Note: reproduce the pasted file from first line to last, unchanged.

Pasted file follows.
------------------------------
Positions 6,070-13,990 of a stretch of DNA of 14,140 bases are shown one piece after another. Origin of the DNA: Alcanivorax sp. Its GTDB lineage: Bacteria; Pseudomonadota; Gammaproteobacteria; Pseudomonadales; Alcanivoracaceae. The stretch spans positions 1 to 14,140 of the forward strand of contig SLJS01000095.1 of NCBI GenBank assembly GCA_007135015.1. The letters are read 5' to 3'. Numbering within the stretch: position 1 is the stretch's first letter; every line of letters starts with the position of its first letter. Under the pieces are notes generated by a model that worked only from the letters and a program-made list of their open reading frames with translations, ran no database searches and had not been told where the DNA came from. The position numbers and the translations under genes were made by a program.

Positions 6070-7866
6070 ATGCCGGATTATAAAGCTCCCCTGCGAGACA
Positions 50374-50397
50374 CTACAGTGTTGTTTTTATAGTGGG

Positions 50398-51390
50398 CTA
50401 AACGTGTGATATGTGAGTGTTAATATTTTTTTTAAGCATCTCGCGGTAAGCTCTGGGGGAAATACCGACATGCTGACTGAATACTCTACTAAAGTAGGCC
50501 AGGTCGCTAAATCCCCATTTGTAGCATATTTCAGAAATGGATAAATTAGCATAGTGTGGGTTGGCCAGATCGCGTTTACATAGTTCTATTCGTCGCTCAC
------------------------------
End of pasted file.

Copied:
Positions 6,070-13,990 of a stretch of DNA of 14,140 bases are shown one piece after another. Origin of the DNA: Alcanivorax sp. Its GTDB lineage: Bacteria; Pseudomonadota; Gammaproteobacteria; Pseudomonadales; Alcanivoracaceae. The stretch spans positions 1 to 14,140 of the forward strand of contig SLJS01000095.1 of NCBI GenBank assembly GCA_007135015.1. The letters are read 5' to 3'. Numbering within the stretch: position 1 is the stretch's first letter; every line of letters starts with the position of its first letter. Under the pieces are notes generated by a model that worked only from the letters and a program-made list of their open reading frames with translations, ran no database searches and had not been told where the DNA came from. The position numbers and the translations under genes were made by a program.

Positions 6070-7866
6070 ATGCCGGATTATAAAGCTCCCCTGCGAGACA
Positions 50374-50397
50374 CTACAGTGTTGTTTTTATAGTGGG

Positions 50398-51390
50398 CTA
50401 AACGTGTGATATGTGAGTGTTAATATTTTTTTTAAGCATCTCGCGGTAAGCTCTGGGGGAAATACCGACATGCTGACTGAATACTCTACTAAAGTAGGCC
50501 AGGTCGCTAAATCCCCATTTGTAGCATATTTCAGAAATGGATAAATTAGCATAGTGTGGGTTGGCCAGATCGCGTTTACATAGTTCTATTCGTCGCTCAC